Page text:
The Lunar New Year falls on Feb. 5 this year. It's a momentous occasion celebrated by millions around the world, and we reached out to some of our friends to see how they'd be ushering in the year of the pig. Ann Mah, a Chinese-American writer and author who splits her time between the U.S. and France, recalls past new year celebrations spent in Beijing—and the small but memorable cultural differences that emerged.
In a game of word association, I would pair “Lunar New Year” with “red underwear.” It wasn’t always this way. But one of the most memorable things I learned while living in Beijing for four years was the importance of scarlet undergarments and as I’ve moved around, I’ve carried this information with me. Allow me to explain.
When I moved to the Chinese capital from New York City, I felt confident my Chinese-American childhood had prepared me to sidestep culture shock. I spoke Mandarin (well enough, anyway), I knew and loved Chinese food, and my Asian features allowed me to blend into a crowd. My first months in Beijing, however, upended all my expectations.
I found myself tongue-tied in simple situations–unable, for example, to decipher the poetic names of dishes to order a meal in a restaurant–and my Chinese face and American accent caused great confusion to others and, for me, isolation. And yet, there were also flashes of familiarity, like when my Chinese teacher scolded me for spending too much time in the sun, causing my cheeks to freckle–she sounded a lot like my mom. And so, when the Lunar New Year rolled around, I thought I knew what to expect.
During my Southern California childhood, my family celebrated Chinese New Year by eating sticky rice cakes and (occasionally) attending the dragon dance at my Saturday Chinese school. Like all of the kids, I received red envelopes filled with modest amounts of cash, and hard, milky sweets wrapped in crackly red and gold paper. So that’s what I anticipated: rice cakes, red envelopes, and candy, albeit expanded to the scale of a major national holiday. What I experienced in China was far different.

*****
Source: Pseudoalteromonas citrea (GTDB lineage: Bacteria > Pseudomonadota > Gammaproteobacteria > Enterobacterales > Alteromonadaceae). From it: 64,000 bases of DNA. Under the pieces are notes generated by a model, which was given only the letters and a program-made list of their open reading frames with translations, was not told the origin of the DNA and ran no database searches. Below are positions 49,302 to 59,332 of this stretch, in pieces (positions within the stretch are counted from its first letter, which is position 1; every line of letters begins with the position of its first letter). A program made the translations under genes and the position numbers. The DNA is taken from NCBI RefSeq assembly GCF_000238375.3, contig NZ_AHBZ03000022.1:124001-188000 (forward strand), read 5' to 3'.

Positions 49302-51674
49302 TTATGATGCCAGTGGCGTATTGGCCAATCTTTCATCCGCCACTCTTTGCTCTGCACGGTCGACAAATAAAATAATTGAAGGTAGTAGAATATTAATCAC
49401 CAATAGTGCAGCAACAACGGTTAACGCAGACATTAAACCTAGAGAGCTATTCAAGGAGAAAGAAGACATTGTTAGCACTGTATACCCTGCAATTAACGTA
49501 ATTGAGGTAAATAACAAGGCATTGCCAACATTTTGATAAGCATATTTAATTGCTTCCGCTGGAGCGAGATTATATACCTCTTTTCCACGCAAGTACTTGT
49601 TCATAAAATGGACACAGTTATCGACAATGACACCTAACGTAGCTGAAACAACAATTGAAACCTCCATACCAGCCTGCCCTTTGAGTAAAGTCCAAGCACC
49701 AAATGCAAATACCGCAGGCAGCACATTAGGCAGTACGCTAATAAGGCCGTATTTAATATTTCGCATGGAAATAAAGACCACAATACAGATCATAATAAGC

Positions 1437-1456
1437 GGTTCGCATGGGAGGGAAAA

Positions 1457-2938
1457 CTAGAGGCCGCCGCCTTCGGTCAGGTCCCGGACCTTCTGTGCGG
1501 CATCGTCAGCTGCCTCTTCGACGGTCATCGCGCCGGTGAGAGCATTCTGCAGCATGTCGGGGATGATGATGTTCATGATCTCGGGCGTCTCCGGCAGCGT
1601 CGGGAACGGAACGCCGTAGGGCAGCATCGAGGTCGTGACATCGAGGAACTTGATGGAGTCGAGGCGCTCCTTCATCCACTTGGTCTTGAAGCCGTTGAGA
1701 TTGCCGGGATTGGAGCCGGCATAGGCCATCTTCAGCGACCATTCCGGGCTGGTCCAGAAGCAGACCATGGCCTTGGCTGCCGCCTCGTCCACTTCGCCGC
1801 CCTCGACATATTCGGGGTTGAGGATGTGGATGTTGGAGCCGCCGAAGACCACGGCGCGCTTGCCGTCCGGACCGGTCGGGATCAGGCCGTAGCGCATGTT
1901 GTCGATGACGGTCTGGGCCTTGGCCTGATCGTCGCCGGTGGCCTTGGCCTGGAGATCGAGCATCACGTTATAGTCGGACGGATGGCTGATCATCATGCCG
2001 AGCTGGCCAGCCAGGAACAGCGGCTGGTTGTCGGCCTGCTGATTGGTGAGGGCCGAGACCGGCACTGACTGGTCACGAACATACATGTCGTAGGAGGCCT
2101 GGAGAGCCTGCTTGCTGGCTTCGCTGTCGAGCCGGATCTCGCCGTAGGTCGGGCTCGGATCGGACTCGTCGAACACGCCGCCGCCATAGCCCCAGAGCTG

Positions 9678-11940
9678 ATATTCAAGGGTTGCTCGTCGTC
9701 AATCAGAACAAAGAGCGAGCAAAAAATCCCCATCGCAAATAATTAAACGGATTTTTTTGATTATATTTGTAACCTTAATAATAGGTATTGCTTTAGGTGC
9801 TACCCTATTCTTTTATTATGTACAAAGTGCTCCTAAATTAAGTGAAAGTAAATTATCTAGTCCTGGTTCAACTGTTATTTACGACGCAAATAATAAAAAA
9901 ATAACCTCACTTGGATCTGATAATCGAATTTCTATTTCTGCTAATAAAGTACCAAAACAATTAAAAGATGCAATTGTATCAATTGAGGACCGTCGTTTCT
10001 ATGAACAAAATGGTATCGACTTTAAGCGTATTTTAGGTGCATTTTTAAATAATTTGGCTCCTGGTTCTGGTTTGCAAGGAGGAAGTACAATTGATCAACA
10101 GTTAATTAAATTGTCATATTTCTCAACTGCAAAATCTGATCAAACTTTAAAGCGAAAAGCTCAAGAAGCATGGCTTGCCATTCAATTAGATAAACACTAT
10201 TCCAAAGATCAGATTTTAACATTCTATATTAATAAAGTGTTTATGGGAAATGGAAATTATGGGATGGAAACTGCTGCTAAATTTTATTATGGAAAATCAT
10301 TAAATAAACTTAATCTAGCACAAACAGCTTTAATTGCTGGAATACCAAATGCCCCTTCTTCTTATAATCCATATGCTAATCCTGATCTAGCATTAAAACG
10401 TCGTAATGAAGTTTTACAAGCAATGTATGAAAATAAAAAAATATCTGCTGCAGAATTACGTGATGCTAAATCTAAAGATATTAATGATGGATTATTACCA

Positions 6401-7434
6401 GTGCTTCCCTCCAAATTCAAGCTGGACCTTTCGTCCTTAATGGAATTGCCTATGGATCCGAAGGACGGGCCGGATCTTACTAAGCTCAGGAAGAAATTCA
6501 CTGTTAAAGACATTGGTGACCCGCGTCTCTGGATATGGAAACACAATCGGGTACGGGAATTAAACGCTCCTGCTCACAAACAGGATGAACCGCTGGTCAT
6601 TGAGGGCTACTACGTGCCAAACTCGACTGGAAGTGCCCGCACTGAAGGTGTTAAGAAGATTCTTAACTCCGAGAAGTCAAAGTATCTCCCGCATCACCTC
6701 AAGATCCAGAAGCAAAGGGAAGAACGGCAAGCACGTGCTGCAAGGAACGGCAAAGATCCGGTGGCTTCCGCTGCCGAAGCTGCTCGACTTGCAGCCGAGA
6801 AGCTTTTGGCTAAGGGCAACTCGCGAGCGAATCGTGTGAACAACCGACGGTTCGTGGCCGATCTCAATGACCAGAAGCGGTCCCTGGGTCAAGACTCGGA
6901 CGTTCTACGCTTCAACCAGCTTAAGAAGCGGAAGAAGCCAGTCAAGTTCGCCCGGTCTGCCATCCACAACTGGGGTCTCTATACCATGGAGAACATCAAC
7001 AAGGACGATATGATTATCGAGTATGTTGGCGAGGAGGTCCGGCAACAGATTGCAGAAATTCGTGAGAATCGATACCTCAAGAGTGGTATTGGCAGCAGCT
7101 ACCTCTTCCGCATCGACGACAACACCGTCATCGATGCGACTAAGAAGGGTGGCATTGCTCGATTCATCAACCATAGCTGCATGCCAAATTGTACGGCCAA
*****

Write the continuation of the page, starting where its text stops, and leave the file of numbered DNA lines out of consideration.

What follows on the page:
The first thing that threw me was the holiday’s name in Chinese. Chun jie translates to “spring festival,” which evokes a warm-weather jubilee of sunshine and newborn lambs–not the dark, bitter days of January or February when the Lunar New Year falls. I eventually figured it out, but not before asking my colleagues if the Spring Festival would include baby animals. “I love chicks!” I said as they stared at me with astonishment.
I had imagined streets crowded with colorful parades of dragons and dancing lions, and so the emptying of Beijing came as a surprise. What started as a trickle quickly grew to a flood as the city’s large population returned to their lao jia, or childhood homes. Later, I learned that the days before chun jie witness the world’s largest annual human migration; last year, 385 million people left the major cities to visit their families in rural China.
Meanwhile, in Beijing, offices closed, restaurants and shops were shuttered. The city’s wide streets–built to accommodate tanks, and usually clogged with traffic–felt eerily empty. Equally unfamiliar was the blue sky soaring overhead. The local factories, closed for the holiday, had stopped spewing pollutants, leaving the air so clean it almost sparkled.
At least, I thought, I’d find familiarity at the table. But here, too, I was wrong. In my family, we ate nian gao at the new year, small chewy rice cakes stir-fried with shredded pork and black bean sauce. We also ate zongzi, packets of sticky rice stuffed with pork, sausage, and boiled peanuts, wrapped in a bamboo leaf and steamed.